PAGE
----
Yes. You have nothing to be ashamed of.



FATHER

I’m not ashamed



CATHERINE

Was it Margaret who sent for you?



FATHER

Margaret, have you seen her?



CATHERINE

I tried, she’s too ill to have visitors.



FATHER

Is she in a hospital?



CATHERINE

No, she’s at home.



FATHER

She sent me a message, “the wreck of my memories.”



CATHERINE

Did her message to you mean that she was in trouble?

(She takes out her notepad and pen)



FATHER

I don’t know, I took it to mean

that she wanted to see me again.



CATHERINE

And who was Alan Taft?



FATHER

A friend, he defended me during the witch

hunts, put his own reputation on the line.



CATHERINE

Was he Margaret’s lawyer?



FATHER

He was a family lawyer.



CATHERINE

Do you know a man named Henry Dutton?



FATHER

(shakes his head)

Why?


CATHERINE

I don’t know. Well, what else can you tell

me about Margaret? Anything that

would help me piece this together?



FATHER

I don’t know. She was so young

when I knew her… and so beautiful.



DISSOLVE TO:


WHISPERING GALLERY

Vincent on the bridge of the Whispering Gallery, with a book in his hand. Then we see him walking through a tunnel when he stops to listen to a message on the pipes. He turns in another direction to meet Dustin who hands him a message. He opens it.



VINCENT

(with a sigh of relief, he puts a hand on Dustin’s shoulder)

She found him, he’s alright.



DISSOLVE TO:


D.A. OFFICE

Catherine and Edie are walking to Catherine’s desk.



EDIE

If Dutton’s a player, he’s playing by the rules.



CATHERINE

How far back did you go?



EDIE

All the way, poor kid from Queens, to four years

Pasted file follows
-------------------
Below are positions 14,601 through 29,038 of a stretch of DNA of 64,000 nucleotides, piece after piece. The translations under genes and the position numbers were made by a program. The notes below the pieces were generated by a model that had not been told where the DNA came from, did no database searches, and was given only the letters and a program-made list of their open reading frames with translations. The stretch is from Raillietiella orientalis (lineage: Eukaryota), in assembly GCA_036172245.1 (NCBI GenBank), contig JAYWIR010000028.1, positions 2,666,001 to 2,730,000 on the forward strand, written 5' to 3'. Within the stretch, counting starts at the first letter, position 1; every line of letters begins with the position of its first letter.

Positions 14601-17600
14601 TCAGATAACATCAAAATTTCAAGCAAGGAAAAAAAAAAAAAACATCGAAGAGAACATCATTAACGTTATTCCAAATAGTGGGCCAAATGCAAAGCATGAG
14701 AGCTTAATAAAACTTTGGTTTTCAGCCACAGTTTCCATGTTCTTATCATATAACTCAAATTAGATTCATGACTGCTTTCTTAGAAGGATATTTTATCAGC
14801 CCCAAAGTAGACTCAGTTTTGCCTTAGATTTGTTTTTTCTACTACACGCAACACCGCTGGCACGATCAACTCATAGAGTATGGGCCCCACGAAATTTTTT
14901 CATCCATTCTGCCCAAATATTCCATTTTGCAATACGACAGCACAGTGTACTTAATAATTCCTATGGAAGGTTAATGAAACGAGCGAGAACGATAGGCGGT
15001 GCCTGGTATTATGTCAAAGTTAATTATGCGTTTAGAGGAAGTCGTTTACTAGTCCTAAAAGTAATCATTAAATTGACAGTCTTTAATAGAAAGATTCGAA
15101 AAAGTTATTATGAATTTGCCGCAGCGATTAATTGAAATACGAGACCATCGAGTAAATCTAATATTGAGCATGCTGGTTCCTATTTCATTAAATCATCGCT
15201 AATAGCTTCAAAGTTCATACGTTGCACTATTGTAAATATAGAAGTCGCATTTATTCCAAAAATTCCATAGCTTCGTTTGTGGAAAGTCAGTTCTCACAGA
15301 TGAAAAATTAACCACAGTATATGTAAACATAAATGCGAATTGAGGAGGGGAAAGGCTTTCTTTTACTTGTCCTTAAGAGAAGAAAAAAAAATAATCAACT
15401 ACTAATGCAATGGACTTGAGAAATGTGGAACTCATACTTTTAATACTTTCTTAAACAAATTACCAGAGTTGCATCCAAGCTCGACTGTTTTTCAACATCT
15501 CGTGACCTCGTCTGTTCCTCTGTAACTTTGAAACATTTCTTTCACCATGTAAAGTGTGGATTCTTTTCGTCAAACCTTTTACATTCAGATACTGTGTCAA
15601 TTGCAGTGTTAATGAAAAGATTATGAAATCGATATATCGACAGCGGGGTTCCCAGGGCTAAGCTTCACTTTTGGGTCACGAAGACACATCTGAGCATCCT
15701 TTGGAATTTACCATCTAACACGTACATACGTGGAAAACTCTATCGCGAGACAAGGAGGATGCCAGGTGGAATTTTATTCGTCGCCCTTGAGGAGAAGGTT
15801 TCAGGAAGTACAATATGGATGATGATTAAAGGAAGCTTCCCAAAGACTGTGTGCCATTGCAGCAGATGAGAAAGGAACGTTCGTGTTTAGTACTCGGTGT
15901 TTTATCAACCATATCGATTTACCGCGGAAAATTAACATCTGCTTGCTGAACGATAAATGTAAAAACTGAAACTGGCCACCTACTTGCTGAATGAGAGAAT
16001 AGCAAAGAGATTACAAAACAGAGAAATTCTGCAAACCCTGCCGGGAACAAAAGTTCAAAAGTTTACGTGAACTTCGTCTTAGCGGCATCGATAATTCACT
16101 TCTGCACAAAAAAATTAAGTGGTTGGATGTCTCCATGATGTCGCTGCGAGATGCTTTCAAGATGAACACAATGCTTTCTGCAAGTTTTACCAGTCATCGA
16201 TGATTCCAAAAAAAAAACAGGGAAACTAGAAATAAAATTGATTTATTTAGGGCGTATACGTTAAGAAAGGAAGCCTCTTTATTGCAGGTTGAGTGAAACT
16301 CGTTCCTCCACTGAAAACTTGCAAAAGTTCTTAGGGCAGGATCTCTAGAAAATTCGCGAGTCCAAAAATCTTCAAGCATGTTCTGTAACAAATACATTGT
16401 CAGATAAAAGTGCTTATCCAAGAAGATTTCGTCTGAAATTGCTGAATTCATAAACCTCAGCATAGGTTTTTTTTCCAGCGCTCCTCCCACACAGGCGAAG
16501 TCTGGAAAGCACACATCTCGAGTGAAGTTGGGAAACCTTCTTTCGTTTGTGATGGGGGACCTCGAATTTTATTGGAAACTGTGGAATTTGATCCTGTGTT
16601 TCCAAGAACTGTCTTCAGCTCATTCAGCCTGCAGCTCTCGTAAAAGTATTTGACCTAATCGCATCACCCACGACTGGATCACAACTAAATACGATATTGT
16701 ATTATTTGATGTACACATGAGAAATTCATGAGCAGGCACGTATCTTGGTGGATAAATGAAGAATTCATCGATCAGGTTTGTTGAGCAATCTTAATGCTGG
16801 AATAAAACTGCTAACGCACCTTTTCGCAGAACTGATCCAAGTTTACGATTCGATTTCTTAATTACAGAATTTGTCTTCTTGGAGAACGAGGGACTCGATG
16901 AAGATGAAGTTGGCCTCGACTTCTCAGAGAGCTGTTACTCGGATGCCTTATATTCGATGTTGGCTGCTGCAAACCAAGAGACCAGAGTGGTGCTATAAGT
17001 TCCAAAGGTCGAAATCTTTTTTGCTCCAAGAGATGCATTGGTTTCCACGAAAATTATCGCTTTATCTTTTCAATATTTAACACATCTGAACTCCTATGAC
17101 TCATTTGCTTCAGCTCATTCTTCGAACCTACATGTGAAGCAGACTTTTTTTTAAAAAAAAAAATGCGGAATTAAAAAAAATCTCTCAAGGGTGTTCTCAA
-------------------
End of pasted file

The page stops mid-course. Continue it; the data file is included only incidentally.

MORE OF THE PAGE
in Cambodia with the Peace Corp, to his latest project.



CATHERINE

Which is….?



EDIE

A ten million dollar shelter for the homeless.



CATHERINE

Where does he get his hands on that kind of money?



EDIE

Got his own foundation, private fund raisers, grants, donations…



CATHERINE

No history of misappropriations or complaints filed?



EDIE

Nothing



CATHERINE

Impressive



EDIE

But you’re not impressed.



CATHERINE

I don’t know. I just didn’t expect for him

to come out so damn spotless



EDIE

I’m telling you the man is Noble Prize material.



CUT TO:


EXTERIOR ALAN TAFT’S OFFICE BUILDING

Catherine pulls up in a taxi. Unbeknownst to her she is followed by Connor. She goes to the Taft office door and picks up the mail that she finds on the floor. Entering the office she puts the mail on the desk and goes over to the rack of filing cabinets. Going through the files she finds one marked Dutton but it’s empty. She goes through the mail that she had picked up and finds a fiscal report on Dutton clearly indicating that he is a crook. She is startled when a security guard opens the door. As she’s leaving with the report, Connor and another man trap her in the revolving door.


FADE OUT


END OF ACT THREE



ACT FOUR


FADE IN:


INTERIOR MARGARET’S BEDROOM

Margaret is sleeping in her bed. The camera pans to the door where Dutton stands watching her. He closes the door. Catherine is pacing in the livingroom being watched by Conner. Dutton enters and walks up to Catherine.



CATHERINE

You never had any intention of building that shelter.



HENRY

Oh, in the beginning, maybe.



CATHERINE

And instead you funneled everything into your private account.



HENRY

Do you have any idea what it’s like to spend your life

so close to so much wealth, to find a cause to rally

and support and never see a dime? I got tired of doing unto others.



CATHERINE

Even though you had to kill for it?



HENRY

Especially because I had to kill for it.



CATHERINE

And now what?


HENRY

I wish I had a choice Miss Chandler, I really do.


INT. APARTMENT BUILDING CORRIDOR - ON CATHY - NIGHT

Catherine, Connor and Dutton walk down the hallway and enter the elevator. The elevator doors whoosh close, locking Cathy inside with Connor and Dutton


INT. ELEVATOR - CONTINUOUS

Typical elevator atmosphere -- going down. Tense, Cathy searches for a way out, a weakness she can exploit. But she has no chance in these close quarters.